-       Carbohydrates, protein and fat are all important dietary components, for energy provision, recovery, and general health and well-being.

-       While athletes and very active people do have some varying nutritional requirements, the underlying principles for healthy eating remain the same!

-       Carbohydrates are the body’s preferred energy source, and thus, during periods of intense training and competition, they are critical for provision of fuel pre-training, and for recovery post-training.

-       The duration and intensity of your training/competition run will determine your fuelling requirements throughout. Carbohydrates can be beneficial during long bouts of exercise, as a way of fuelling both the body and the brain, and decreasing your perception of effort!

-       Carbohydrate loading can be an effective way to improve performance, by ‘loading up’ the body’s stores of glycogen (fuel) in the muscles and liver. Carbohydrate loading is, however, hard to do correctly!

-       Never try anything new on race day! Always trial new products or regimes during training first, to avoid surprises on race day.

-       Hydration is a critical consideration for sports performance. Thirst is a poor indicator of hydration status, however the colour of your urine is a good way to check your level of hydration. Aim for pale yellow.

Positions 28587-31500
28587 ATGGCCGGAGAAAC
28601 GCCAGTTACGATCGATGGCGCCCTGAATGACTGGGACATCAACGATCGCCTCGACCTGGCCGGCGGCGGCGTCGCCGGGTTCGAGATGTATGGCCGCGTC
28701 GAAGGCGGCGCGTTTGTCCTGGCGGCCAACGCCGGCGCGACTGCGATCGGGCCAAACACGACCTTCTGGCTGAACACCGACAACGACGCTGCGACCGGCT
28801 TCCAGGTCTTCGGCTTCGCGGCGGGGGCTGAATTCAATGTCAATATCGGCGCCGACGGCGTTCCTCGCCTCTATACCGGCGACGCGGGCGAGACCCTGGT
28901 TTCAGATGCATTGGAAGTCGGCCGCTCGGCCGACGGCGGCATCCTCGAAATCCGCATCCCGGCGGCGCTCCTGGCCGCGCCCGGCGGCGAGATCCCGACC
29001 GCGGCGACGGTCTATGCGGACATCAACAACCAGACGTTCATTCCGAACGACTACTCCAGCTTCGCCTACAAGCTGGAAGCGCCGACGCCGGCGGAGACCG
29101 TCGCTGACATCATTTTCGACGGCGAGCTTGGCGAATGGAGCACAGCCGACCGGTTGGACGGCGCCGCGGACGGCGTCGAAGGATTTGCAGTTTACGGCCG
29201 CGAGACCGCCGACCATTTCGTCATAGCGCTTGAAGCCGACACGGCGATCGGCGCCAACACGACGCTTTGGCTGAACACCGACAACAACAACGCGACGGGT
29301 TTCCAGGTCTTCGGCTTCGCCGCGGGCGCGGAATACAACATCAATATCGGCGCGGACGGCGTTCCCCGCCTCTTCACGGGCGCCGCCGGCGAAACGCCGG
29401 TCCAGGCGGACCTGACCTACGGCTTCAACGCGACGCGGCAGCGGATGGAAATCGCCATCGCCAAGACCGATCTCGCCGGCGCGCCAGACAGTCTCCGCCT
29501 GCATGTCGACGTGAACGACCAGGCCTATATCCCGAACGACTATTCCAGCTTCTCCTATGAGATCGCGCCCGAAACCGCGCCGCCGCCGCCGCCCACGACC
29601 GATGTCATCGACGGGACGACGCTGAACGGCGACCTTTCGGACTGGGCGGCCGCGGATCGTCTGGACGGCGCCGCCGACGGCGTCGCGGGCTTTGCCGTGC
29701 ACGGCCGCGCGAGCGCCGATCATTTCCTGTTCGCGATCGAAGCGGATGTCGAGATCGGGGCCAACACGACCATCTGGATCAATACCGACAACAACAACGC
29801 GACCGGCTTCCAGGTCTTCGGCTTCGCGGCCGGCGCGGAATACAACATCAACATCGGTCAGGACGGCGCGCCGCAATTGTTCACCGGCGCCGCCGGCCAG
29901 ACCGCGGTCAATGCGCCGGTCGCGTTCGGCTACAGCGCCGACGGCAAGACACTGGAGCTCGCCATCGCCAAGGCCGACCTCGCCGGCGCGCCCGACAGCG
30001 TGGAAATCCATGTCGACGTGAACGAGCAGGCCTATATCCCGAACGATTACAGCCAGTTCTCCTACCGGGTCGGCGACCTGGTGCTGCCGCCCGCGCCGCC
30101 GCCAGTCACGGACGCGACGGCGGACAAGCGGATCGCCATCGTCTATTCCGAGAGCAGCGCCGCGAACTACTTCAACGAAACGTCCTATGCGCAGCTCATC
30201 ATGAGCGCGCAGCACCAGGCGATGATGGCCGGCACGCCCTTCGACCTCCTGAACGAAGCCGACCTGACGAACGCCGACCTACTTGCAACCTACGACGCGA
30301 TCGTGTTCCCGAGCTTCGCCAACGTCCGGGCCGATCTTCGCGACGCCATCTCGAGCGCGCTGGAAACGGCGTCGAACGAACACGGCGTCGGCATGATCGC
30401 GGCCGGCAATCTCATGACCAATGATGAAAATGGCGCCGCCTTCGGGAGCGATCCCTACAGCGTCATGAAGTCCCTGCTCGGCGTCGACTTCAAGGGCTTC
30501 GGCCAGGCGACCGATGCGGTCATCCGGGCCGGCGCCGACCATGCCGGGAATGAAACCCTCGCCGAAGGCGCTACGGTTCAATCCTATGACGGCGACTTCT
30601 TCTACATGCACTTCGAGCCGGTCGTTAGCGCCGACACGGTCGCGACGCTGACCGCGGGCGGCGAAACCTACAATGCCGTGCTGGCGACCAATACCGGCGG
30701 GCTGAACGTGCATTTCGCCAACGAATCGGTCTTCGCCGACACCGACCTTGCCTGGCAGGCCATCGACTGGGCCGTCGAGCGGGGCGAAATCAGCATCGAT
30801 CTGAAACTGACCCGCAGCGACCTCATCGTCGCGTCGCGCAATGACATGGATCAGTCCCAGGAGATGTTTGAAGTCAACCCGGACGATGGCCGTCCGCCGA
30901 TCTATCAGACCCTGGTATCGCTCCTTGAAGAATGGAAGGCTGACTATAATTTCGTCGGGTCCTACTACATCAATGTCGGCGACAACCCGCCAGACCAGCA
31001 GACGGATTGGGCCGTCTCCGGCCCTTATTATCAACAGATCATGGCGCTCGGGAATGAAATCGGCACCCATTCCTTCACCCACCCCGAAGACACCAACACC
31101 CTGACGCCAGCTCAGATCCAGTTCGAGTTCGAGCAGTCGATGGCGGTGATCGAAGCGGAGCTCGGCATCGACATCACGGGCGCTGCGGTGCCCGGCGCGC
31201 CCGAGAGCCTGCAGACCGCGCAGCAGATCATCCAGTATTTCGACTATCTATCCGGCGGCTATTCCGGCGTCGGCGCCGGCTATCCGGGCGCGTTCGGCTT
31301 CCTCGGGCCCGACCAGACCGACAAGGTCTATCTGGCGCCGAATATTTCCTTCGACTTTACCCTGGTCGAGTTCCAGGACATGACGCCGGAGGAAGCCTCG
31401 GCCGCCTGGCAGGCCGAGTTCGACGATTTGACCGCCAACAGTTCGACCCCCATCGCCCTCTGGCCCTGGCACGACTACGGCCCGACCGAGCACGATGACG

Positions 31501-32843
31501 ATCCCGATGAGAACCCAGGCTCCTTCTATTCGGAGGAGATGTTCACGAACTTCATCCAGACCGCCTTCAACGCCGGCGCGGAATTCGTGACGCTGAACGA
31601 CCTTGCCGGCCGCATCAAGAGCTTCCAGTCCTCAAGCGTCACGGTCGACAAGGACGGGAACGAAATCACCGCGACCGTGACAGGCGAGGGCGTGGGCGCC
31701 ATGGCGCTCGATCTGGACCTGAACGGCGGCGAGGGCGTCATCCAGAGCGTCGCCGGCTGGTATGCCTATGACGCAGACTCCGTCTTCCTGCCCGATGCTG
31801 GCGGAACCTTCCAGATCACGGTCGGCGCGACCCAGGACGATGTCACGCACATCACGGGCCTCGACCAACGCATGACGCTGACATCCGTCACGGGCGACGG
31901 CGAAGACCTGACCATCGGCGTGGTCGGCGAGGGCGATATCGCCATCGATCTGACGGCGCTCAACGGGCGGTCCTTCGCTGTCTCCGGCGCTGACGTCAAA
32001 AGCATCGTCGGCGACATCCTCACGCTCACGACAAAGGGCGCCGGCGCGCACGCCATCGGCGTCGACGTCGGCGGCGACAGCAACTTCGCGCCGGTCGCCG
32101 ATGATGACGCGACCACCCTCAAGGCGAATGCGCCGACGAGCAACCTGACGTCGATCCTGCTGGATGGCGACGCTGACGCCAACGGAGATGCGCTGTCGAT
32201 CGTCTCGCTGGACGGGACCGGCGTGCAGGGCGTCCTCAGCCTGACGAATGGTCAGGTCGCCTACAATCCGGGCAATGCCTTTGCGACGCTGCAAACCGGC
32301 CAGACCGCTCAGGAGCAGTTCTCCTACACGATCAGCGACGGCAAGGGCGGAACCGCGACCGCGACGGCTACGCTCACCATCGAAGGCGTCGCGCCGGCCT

-       Sports drinks, if used correctly during exercise, can be an effective way to refuel and rehydrate at the same time.

-       Sports supplements do have a place in sports nutrition, however a strong baseline diet MUST be established first. Sports supplements should always be commenced and used under the guidance of a Sports Practitioner or Sports Dietitian.

-       The Australian Institute of Sport and Sports Dietitians Australia websites contain excellent information on sports nutrition topics. Always check the validity and reliability of your nutrition source prior to applying its principles!

So, are you ready to get running now? While the information presented above is more general and broad, The Athlete’s Kitchen, can assist you with developing your own training and nutrition plan in preparation for your event! Let us know how we can help, and keep your eyes open for more events of this nature in the future!

Written by Sam Lewis APD AccSD

Posted by Rebecca Hay APD Acc SD

 

 

Peaks Challenge Falls Creek 13th March 2016

By Rebecca Hay, Accredited Sports Dietitian and Cyclist

Rebecca at the top of Mt Hotham - a 30km climb!  Photo courtesy of SportsFoto

Rebecca at the top of Mt Hotham - a 30km climb!  Photo courtesy of SportsFoto